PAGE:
One of the exceptions to the good reviews given to Colburn’s books had tipped the publisher over into the Athenæum camp. His feelings had been hurt by a critical review of Lady Morgan’s novel, O’Brien’s and O’Flaherty’s for which he had paid a generous thirteen hundred pounds. Jerdan had not known at the time that this author was to Colburn “an idol of his Heroine worship” (4.71). Worse, Jerdan admitted that “there was no love lost” between Lady Morgan and himself: he had been presented to her at a soirée, and later heard that she had complained to a friend at “the idea of presenting that odious man to Me!” (He may well have been odious that night as, telling the tale against himself, he had been asked to stand in for the absent host. Excited by the company, he “contrived, through toast, sentiment, and the eliciting of interesting conversation, to do justice to my position and astonish the fine old butler by the frequency of his intercourse with the Bacchanalian regions” [4.71].) Jerdan concluded that Colburn’s anger, far from the reasons set out in his letter, was in fact purely personal: the Literary Gazette had not praised an author whom the publisher especially admired, especially as in Jerdan's eyes the book was not suitable for young ladies. In a nice twist of irony, Colburn eventually sold off his interest in the Athenæum and lost Lady Morgan’s next book, Review of France 1829-30, to rival publishers Saunders and Otley. The Literary Gazette for 11 Sept. 1830 reviewed this: “We opened this work more with the wish than the expectation that we should find it such as would warrant a great alteration in our general opinion of the writings of Lady Morgan. But in truth she has not improved by 20 years of authorship; her faults only become the more fatiguing by repetititon…flighty ebullitions…It is almost pitiable to look upon a mature person exhibiting such fantastic tricks; and even in a miss of seventeen the long continuation of the hoyden would be apt to create ennui if not disgust.”
Throwing a more objective light on Jerdan’s poor review of Lady Morgan’s book, and on Jerdan himself, was a letter discussing the matter from one of his close friends, Crofton Croker, to another, William Blackwood:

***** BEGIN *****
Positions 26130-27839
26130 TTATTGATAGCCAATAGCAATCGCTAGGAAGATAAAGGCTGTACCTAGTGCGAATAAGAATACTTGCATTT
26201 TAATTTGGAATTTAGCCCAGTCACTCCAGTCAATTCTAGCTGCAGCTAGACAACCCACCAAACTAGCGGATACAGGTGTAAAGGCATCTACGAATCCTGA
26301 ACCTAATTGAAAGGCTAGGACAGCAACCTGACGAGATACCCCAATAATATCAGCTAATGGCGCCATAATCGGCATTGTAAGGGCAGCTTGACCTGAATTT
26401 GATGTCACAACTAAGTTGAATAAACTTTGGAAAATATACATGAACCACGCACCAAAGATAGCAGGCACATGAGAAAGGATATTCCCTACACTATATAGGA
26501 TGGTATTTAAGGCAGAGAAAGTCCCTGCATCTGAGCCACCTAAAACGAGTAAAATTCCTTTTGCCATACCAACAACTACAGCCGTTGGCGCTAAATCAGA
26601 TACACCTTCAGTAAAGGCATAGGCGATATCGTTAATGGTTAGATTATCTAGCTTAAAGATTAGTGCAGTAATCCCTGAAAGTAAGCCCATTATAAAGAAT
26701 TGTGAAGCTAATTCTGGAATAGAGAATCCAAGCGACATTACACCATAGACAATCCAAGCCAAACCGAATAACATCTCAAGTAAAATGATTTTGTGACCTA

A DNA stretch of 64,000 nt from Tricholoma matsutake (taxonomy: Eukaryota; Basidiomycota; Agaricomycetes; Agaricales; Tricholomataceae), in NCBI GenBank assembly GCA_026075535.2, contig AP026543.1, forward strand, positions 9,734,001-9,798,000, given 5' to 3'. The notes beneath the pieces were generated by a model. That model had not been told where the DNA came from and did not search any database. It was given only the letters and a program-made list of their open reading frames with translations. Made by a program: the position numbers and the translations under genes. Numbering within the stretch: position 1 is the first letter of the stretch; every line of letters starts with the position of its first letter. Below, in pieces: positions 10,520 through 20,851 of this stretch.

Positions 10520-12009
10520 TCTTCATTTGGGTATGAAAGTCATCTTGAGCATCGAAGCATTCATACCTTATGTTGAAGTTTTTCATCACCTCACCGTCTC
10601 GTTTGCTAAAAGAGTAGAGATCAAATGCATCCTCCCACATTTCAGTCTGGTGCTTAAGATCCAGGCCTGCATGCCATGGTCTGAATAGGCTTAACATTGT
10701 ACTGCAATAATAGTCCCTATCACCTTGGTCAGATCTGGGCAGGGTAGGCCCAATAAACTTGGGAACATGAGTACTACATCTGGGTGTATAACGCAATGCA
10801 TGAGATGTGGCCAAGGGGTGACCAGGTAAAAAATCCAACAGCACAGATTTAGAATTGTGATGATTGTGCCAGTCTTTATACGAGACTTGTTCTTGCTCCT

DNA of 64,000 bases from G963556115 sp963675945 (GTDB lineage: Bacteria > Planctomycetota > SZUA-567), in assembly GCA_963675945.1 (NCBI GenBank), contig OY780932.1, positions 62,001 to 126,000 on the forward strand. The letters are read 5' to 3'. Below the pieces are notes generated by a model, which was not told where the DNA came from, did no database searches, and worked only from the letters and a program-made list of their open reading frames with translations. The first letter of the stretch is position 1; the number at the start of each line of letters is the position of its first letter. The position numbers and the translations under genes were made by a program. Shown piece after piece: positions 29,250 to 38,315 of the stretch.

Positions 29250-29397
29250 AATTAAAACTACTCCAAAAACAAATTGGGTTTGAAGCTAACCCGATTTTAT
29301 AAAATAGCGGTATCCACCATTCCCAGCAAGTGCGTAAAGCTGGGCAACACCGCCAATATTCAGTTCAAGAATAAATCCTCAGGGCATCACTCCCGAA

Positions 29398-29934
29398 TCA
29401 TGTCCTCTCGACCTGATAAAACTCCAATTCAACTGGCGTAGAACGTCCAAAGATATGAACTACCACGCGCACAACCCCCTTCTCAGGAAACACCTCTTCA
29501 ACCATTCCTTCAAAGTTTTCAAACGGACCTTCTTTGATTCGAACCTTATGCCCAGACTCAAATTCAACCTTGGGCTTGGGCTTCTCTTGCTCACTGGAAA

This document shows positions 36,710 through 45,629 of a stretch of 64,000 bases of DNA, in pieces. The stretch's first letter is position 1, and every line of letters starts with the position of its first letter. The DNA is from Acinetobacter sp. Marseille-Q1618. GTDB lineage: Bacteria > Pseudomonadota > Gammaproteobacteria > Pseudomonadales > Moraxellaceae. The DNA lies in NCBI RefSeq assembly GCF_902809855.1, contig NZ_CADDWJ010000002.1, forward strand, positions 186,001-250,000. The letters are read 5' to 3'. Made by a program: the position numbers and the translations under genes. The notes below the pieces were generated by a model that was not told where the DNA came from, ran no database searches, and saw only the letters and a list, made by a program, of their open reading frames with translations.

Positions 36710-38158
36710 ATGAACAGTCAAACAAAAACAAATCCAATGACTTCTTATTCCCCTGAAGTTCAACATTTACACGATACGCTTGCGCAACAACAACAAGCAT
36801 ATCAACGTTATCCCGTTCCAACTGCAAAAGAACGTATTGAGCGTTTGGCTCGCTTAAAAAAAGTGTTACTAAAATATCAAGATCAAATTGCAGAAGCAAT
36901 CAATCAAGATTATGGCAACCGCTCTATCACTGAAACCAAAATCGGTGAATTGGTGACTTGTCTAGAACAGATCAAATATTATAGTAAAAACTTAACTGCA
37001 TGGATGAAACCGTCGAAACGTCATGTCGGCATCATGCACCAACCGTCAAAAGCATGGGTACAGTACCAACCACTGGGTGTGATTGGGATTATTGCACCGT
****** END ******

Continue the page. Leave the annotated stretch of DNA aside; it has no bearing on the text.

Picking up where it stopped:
Poor Lady Morgan! Her ‘O’Briens and O’Flaherties’ seems to have fallen dead, completely dead, from the press. The book is decidely dull, but still her name ought to have carried an edition through. Colburn, I hear, swears that Jerdan’s having discovered it was an improper book for ladies to read has cost him £500 and really this is not impossible. The man of New Burlington Street [Colburn] is therefor (sic) very angry with the moral editor of the Literary Gazette and to this has been attributed the taking up of the Athenæum. Jerdan smarts, but nevertheless chuckles at his own impartiality – just criticism and duty to the public etc. etc. I believe too, from my soul, that Jerdan fancies all this; but the fact is he is naturally of the disposition that in the very face of truth he is continually doing flattering if not kind things to the set of literary midges which buzz about him and consider his commendations as sufficient to establish their reputation as wits, scholars and poets. [Quoted Pyle 185 from Oliphant]
There were other Literary Gazette reviews of Colburn’s publications during 1827 which angered him, such as the review of Hyde Nugent on 16 June 1827 which included an attack on puffery, and called the work “a commonplace story…offensive to good taste and always frivolous” (374). A comment on another of Colburn’s books called it “very silly, full of ridiculous opinions.” Yet another was “too verbose, too desultory…all the love history is bad” (17 Nov. 1827, 742). Such instances show that Jerdan was not as entirely under Colburn’s thumb as his enemies accused and, ready as he had been to use his influence for Canning’s benefit, Jerdan was still careful about promoting works he had not read, even for close friends. On 4 November 1827 he wrote to Allan Cunningham: